In order to comply with mobile marketing regulations, consent to receive text messages may be obtained in various ways. Most commonly, interested subscribers provide consent by texting keywords to a business number or short code. You’ll often see these types of invitations on table tents in restaurants, on posters displayed throughout the community, on billboards or in other advertising venues, or online. Subscribers must agree to receive recurring marketing messages to a specified mobile phone number, accept that messages may be sent via an automatic telephone dialing system (ATDA), and that the consent given is not a condition of purchase.

SMS Opt-In Widget - DialMyCalls

Businesses requesting consent must retain this information for each subscriber. If a lawsuit is filed, federal law states that the company sending the marketing messages bears the burden of proof that consent was given. If businesses violate TCPA compliance rules, consumers can file small claims court or state court lawsuits for damages up to $500 per violation. Considering how frequently you may send text marketing messages as well as how long your subscriber list may be, these violation fines can quickly add up for a business.

How Can You Be TCPA Compliant with Your Text Messaging?

Although there are definitely ways that you can ensure TCPA compliance, remember that from a business perspective, it’s not just about the letter of the law, but the spirit of the law as well. The bottom line is that you want your SMS and MMS marketing campaigns to be a win-win for both your business and your subscribers. All these regulations and guidelines are really designed with this end goal in mind.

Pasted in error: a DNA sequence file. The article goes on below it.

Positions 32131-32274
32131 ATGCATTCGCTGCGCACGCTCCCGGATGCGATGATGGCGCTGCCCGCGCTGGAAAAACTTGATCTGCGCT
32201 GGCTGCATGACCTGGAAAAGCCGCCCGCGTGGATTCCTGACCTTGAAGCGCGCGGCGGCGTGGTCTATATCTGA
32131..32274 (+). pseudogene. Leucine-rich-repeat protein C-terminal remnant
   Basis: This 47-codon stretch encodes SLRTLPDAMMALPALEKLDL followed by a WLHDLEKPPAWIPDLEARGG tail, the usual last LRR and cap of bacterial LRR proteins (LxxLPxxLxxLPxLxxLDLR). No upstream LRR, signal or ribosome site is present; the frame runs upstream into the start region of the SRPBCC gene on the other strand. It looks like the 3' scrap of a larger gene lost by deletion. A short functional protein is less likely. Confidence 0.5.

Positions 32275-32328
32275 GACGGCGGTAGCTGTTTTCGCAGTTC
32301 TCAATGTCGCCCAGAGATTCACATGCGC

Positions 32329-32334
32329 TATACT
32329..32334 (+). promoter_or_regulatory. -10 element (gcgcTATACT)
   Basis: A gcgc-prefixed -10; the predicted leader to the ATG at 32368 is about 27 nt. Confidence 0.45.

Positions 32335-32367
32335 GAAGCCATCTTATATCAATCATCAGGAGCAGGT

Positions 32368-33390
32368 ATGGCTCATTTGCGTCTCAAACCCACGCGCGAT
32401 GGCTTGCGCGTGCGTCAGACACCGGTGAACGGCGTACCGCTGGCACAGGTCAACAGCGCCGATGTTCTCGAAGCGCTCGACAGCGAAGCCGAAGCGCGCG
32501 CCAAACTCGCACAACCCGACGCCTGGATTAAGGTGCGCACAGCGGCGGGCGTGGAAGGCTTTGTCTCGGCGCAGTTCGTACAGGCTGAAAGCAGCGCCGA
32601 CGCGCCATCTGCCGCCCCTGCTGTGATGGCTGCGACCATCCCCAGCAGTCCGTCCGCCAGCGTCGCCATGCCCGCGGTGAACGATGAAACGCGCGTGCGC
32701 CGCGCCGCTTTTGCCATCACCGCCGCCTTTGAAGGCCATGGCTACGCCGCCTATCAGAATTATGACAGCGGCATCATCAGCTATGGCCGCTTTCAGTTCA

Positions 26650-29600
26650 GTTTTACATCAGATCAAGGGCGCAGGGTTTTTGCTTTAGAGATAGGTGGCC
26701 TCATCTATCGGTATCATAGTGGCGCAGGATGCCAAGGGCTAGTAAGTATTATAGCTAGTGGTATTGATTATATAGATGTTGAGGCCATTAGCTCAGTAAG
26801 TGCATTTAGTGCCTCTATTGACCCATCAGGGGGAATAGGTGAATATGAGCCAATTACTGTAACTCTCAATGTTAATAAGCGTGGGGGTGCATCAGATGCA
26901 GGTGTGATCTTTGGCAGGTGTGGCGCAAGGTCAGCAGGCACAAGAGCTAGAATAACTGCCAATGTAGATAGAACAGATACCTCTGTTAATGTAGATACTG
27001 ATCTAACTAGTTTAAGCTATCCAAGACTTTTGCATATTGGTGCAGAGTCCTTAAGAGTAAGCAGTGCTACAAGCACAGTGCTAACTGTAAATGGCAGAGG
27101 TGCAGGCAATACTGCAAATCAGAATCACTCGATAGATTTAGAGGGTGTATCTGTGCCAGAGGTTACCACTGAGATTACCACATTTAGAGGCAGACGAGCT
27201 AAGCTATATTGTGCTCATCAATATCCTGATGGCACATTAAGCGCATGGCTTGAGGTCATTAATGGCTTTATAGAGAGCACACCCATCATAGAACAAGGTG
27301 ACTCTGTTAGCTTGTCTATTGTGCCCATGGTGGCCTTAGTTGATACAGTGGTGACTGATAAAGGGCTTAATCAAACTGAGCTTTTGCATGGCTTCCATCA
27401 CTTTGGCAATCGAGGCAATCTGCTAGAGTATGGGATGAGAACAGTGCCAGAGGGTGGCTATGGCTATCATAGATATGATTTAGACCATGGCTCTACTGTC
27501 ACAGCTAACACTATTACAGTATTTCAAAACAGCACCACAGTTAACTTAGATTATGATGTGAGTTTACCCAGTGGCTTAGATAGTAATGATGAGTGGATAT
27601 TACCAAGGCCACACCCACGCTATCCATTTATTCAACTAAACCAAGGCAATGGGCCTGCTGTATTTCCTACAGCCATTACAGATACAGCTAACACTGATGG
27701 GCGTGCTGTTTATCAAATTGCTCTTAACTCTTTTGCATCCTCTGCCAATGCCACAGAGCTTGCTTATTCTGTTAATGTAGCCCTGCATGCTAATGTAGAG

Using some basic common sense as well as following industry best practices set out by the CTIA and MMA, businesses can not only comply with mobile marketing regulations, but do so in a way that builds a trusted, long-term relationship with their subscribers.

Here are some other tips to accomplish that goal:

  • Request consent. The most important part of compliance is for subscribers to consent to receive text messages, granting express written permission to the business conducting the marketing campaign.
  • Communicate frequency of messages. Subscribers often appreciate knowing how often your company plans to communicate through text marketing. Be sure to clearly explain the regularity of your text messages, whether that be on a weekly, monthly or as-needed basis.
  • Say something important. No one likes to receive useless written communications. Make sure every text message is thoughtful, concise, and useful to your subscribers.
  • Respect time boundaries. Use common sense and send text messages between the hours of 8 a.m. and 9 p.m. in the subscriber’s local time zone. Noon during business hours is a popular option. No contacts enjoy receiving marketing messages in the middle of the night.
  • Identify yourself. Don’t forget the basics of clearly identifying your organization. You can’t increase engagement or conversions if the subscribers don’t know who you are.
  • Remind subscribers about data rates. Although most people probably have unlimited text plans today, it’s important to remind subscribers that data and message rates specified by wireless carriers may apply if they choose to receive marketing text messages.